ANA Holdings is considering reducing its workforce by 3,500 employees by 2022, to be achieved through natural reductions such as retirement, support for changing jobs within the company, and a hiring freeze, the Yomiuri Shimbun newspaper reported on October 27.

The decision is reportedly part of a broader restructuring plan aiming to cut fixed costs amid low travel demand but also to retain employees in anticipation of an end of the pandemic. ANA Holdings had a workforce of 43,500 as of last year.

A more short-term measure to cut costs in the restructuring plan is for ANA - All Nippon Airways (NH, Tokyo Haneda) to sell 25 to 30 of its costly widebody passenger aircraft, the newspaper said, which could entail a sale and leaseback process.

According to the ch-aviation fleets advanced module, the mainline carrier currently operates a substantial widebody fleet including twenty-three B767-300(ER)s, seven B777-200s, twelve B777-200(ER)s, seven B777-300s, twenty-eight B777-300(ER)s, thirty-six B787-8s, thirty-six B787-9s, two B787-10s, and two A380-800s.

Set to suffer a net loss of around JPY500 billion yen (USD4.78 billion) for the current financial year to March 2021, ANA Holdings has sought billions in subordinated loans and is mulling a possible upcoming public offering.

On October 14, it secured JPY400 billion (USD3.8 billion) in subordinated loans to bolster its finances from five banks, Mitsubishi UFJ Financial Group, Mizuho Financial Group, Sumitomo Mitsui Financial Group, Sumitomo Mitsui Trust Bank, and the state-owned Development Bank of Japan, Kyodo News reported citing unnamed sources. It is the first major subordinated loan package in Japan since the start of the pandemic.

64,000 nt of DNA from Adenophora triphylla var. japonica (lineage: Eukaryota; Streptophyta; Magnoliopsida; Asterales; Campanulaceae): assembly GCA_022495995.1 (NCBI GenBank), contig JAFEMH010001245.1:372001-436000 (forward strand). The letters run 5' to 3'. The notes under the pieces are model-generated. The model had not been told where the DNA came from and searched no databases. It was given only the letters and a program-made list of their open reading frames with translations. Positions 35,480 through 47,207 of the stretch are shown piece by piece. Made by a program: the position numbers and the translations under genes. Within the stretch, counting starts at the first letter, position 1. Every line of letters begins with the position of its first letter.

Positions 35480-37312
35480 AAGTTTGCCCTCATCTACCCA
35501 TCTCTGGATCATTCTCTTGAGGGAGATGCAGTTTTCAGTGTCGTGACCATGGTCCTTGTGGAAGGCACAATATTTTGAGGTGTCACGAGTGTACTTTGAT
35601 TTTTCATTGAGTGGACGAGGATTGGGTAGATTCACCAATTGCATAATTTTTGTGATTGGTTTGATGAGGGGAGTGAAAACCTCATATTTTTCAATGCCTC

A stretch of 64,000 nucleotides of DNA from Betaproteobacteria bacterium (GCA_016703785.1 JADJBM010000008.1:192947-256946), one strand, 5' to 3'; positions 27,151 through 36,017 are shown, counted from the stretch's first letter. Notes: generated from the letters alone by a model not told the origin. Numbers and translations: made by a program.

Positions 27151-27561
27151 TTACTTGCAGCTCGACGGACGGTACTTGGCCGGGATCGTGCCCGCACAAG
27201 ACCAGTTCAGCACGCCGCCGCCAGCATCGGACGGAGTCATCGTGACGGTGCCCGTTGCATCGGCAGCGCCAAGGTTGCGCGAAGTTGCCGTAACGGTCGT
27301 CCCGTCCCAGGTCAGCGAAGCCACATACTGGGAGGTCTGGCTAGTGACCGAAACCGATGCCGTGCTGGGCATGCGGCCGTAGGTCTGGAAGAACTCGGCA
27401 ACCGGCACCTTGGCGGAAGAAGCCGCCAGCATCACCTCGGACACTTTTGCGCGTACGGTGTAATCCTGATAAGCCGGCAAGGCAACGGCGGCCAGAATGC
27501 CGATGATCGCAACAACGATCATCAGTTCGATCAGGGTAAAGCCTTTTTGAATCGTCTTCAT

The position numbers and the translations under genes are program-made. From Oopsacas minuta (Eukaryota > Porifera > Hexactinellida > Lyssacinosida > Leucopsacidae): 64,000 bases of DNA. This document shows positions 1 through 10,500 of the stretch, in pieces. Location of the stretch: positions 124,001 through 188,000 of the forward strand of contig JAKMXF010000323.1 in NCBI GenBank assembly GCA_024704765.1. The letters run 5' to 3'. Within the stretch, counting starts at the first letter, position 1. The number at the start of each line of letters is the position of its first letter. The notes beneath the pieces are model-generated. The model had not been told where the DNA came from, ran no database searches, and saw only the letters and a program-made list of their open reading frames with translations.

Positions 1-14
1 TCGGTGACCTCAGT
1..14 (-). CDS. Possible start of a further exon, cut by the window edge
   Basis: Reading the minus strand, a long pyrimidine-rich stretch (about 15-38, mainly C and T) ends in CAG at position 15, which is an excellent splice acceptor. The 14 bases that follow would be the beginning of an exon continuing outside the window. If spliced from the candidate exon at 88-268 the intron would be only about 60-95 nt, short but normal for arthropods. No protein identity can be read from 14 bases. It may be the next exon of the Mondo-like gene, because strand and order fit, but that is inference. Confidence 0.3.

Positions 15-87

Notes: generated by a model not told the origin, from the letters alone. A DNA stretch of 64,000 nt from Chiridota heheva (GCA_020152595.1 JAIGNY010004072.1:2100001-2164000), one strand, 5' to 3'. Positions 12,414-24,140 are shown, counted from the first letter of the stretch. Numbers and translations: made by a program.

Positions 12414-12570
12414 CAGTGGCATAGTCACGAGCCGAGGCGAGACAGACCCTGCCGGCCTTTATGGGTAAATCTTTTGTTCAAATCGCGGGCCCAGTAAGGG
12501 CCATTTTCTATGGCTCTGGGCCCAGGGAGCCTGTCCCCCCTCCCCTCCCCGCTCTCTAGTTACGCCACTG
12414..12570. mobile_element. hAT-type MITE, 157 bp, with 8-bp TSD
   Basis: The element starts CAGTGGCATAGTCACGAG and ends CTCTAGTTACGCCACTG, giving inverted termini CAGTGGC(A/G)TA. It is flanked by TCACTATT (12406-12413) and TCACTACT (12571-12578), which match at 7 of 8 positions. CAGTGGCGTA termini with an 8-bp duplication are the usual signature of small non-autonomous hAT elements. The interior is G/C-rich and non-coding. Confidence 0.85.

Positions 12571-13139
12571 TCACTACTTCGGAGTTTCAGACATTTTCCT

Separately, All Nippon Airways notified its union in early October of a plan to cut annual pay by 30% on average for about 15,000 of its employees, sources told the news agency Jiji Press. It is the first time it has tried to cut salaries since the year 2000. It has also halved its summer bonuses and will pay no bonuses this winter, for the first time since at least 1962. Pay cuts put in place in April for its directors and managers will remain, while early retirement benefits will increase.

Japan’s chief cabinet secretary, Katsunobu Kato, assured earlier this month that the government would continue its support for the country’s beleaguered carriers, saying: “The government is aware that airlines are facing a severe business environment. The government will continue to talk with them and act properly.”

In mid-October, the government said it would waive landing fees worth up to JPY12.5 billion (USD119 million) at 14 government-operated airports to ease the burden on airlines. It will waive about 50% of the fees from August through to March 2021, according to local reports.